Week 2 in the ‘fast’ lane by Farhana Begum

July has got off to a blistering start, with the temperature in some places reaching highs of over 30 degrees. And whilst most of Britain has been determinedly working on its tan, many Muslims have been a little more reserved in their consumption of all that golden sunshine.

We’re almost a week into Ramadan now, and my family and many of our Muslim friends are convinced that the ‘worst’ (in terms of physical hardship) is behind us.

The first few days are usually the hardest: where your body is still trying to get used to the somewhat dramatic shift in eating patterns and disrupted sleeping patterns, all whilst trying to regulate itself in the summer heat. This is the first Ramadan that I’ve experienced which has fallen directly in the middle of summertime, and in all honesty it’s not easy. Naive as I am, I was very much under the impression that I could embark upon a month of fasting without making any changes or allowances in my fairly hectic social and professional calendar! Ramadan is all about taking stock of the way you live your life, to reflect upon the decisions you make and to learn self discipline, and boy, did I learn that last lesson quick!

Although Ramadan encourages you to think beyond the physical and concentrate on the spiritual, it also, quite strangely, emphasises the physical too. The lack of eating and drinking brings your body’s workings to the forefront and allows you to appreciate what you usually would take for granted. I learnt quite quickly that I’m not invincible, and whilst I’m participating in Ramadan, there’s only so much my body can take, so I’ve reigned in the amount that I do in a day so as to prevent myself from getting exhausted, but it’s also meant that I have much more time for family and friends: a central purpose of Ramadan.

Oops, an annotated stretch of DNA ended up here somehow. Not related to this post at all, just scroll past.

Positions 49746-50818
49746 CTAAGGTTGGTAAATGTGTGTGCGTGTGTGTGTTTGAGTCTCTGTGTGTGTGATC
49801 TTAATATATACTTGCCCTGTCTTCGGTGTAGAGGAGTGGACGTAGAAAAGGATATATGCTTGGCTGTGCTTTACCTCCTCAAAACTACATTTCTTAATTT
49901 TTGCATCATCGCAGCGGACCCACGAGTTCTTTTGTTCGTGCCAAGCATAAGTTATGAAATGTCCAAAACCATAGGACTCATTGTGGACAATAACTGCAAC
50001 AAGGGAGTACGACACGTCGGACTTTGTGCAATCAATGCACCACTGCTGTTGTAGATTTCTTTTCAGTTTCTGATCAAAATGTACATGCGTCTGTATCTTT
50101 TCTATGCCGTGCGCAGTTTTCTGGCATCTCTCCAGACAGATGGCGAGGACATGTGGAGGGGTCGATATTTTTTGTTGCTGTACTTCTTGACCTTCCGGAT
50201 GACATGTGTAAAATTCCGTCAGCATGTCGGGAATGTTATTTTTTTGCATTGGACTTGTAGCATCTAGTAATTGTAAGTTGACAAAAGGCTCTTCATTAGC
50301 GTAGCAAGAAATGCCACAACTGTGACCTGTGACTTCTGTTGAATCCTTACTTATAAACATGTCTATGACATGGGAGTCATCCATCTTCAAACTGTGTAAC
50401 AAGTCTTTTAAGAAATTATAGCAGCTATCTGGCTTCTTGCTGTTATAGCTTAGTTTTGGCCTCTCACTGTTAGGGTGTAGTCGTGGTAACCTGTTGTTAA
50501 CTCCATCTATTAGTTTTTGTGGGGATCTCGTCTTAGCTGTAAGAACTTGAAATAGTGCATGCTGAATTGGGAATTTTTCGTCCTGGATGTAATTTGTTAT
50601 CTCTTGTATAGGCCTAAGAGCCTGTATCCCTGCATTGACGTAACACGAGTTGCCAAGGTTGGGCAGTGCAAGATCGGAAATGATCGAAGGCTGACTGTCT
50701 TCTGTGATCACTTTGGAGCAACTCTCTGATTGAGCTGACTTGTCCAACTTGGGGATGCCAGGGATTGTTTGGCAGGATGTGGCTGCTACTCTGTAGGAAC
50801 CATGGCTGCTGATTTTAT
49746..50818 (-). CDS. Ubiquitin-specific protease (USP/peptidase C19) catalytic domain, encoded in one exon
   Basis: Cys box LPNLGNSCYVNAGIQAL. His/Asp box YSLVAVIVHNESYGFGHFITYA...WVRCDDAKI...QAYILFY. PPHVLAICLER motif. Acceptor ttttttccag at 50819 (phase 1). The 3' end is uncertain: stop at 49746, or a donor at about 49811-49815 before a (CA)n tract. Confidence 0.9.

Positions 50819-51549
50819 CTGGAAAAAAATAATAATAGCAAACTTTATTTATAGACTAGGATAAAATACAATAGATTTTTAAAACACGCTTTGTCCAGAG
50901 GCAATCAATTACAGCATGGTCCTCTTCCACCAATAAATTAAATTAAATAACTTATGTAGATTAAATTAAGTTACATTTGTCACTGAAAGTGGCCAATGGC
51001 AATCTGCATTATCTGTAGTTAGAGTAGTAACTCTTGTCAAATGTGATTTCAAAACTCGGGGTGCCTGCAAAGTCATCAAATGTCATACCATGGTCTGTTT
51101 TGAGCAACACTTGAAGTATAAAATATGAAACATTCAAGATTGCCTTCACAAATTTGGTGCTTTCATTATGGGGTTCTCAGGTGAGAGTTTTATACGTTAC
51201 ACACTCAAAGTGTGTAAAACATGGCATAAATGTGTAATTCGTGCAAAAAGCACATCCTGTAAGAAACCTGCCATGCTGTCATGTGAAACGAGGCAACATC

I’m usually quite shy of direct sunlight anyway, so being sensible in the sun hasn’t been a huge sacrifice for me. That said, I do recommend drinking lots of water in the hours where it is permissible to eat and drink. Rehydrating in those hours as well as during sehri allows your body to cope much better with the heat of the upcoming day. In addition to drinking lots of water, make sure to eat foods with a high water content such as fruit and vegetables, as your body will be able to make use of that too. It doesn’t need to be said, but avoid deep fried foods, as they are harder to digest and in this heat will make you feel incredibly lethargic.
As I mentioned in my last blog, Ramadan is a time where Muslims are encouraged to practice self restraint and to adopt a healthier lifestyle. If you can implement changes in your diet which have been brought about by participating in Ramadan, then that can only be a good thing.

Nonetheless, many Muslims have not been able to undertake this year’s Ramadan due to the incredibly long days and the high temperatures. My grandmother, who is a type 2 diabetic is in her late 70s and has made the intention of fasting this year and is doing a brilliantly so far, making sure to eat well and to check her blood glucose levels regularly. That said she is very much aware of her age and of her abilities and has paid fidyah (the daily equivalent of two meals for a person for each day of fasting missed) for the whole month in advance, just in case she can’t participate for the whole month. This may seem excessive, but charity is one of the Five Pillars of Islam and a compulsory part of the faith. And in the month of Ramadan especially, every Muslim is encouraged to give more to charity, to be more compassionate and to try to alleviate the suffering of those worse off.

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a very interesting read Farhana. Thank you so much for sharing. So many of my friends are also fasting and i can understand how hard it must have been over the past week with all the scorching temperatures. i look forward to your next entry :)